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After years of living in a Spanish-speaking country, and speaking mostly only Spanish all day, I still struggle with 'llevar' and 'traer'. The rules are clear and all, but it is just very difficult to apply this properly. Is there anybody who has a special trick that helped him/her to do this the right way?

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Can you add a little context or example? I can't understand the problem. – Laura Feb 10 '12 at 7:30
+1 for Laura's comment. I sort of imagine the confusion you might have, but it'd be much better if you provided a couple of examples of actual uses where you don't know which word to use. – Janoma Feb 10 '12 at 12:59
I am afraid the distinction between "llevar" and "traer" is as tricky as that between "ir" and "venir" or "come" and "go" in English. Use is idiomatic and I don't think that strict rules can be enunciated. – CesarGon Feb 10 '12 at 14:42

llevar = to take (to go to someplace and carry something with you.)

traer = to bring (to come to someplace and carry something with you.)


Llevale estas manzanas a tu abuela.

Trae unas cervezas para la fiesta de la noche.

As a side note, an interesting thing is that in Japanese the corresponding verbs are made up of two verbs:

持っていく = to take (to carry + to go)

持ってくる = to bring (to carry + to come)

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I would say llevar is to ir as traer is to venir. So, llevar-ir vs traer-venir. Just relate the 'LL' sound with the fact of going away ...

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I always remember that at a restaurant I'm asked para aquí o para llevar? And since I never bring my food to a restaurant, llevar clearly means to take (away).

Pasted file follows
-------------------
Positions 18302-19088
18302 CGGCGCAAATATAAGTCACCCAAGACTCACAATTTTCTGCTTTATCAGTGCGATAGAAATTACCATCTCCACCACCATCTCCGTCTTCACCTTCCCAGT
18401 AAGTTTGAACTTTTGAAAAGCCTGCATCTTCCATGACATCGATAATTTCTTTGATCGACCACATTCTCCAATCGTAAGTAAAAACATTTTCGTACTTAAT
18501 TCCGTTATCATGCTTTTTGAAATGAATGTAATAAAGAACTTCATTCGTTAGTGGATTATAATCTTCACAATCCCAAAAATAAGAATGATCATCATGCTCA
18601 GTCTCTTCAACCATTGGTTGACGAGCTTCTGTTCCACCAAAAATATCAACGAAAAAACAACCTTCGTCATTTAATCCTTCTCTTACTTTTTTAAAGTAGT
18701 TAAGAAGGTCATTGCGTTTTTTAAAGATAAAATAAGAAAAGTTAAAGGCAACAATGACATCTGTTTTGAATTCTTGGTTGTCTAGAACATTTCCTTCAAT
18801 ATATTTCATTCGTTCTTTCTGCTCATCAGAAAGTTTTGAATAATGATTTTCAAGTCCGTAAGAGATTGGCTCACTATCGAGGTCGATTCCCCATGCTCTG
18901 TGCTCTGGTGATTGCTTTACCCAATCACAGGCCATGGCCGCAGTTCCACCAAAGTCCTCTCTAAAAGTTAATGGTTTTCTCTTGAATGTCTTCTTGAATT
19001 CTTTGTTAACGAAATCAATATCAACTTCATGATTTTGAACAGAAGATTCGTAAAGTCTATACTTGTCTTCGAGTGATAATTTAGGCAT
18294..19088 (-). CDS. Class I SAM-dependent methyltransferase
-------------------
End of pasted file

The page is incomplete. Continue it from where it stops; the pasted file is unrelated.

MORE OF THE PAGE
Although this only helps if you properly remember what a restaurant cashier asks. :)

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You can use this:

El burrito del teniente lleva carga y no la siente

where lleva means to carry something. By remembering this you can infer the meaning of traer (to bring).

Just an idea :)

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I always think of the difference in the two as being .... is it with you? or is it on you?

Traigo las llaves

would translate to I bring the keys while

Llevo las llaves

would translate to

I bring the keys with me,

I have the keys on me,

I'm carrying the keys,

I'm wearing the keys

That last translation says it all. If you bring something as in traer , you are not implying that you actually have the object on you. It's no different than saying

Llevo dos años estudiando..

It translates as Me, carrying/wearing two years, like dead weight, worth of studying.

Traigo dos años estudiando makes no sense whatsoever.

While I will agree with the others in their describing llevar as to take out, I will also point out that after you take the food out you will be bringing it to another place in the end.

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Traer means carrying something to the speaker's location. Llevar means carrying something from the speaker's location to somewhere else.

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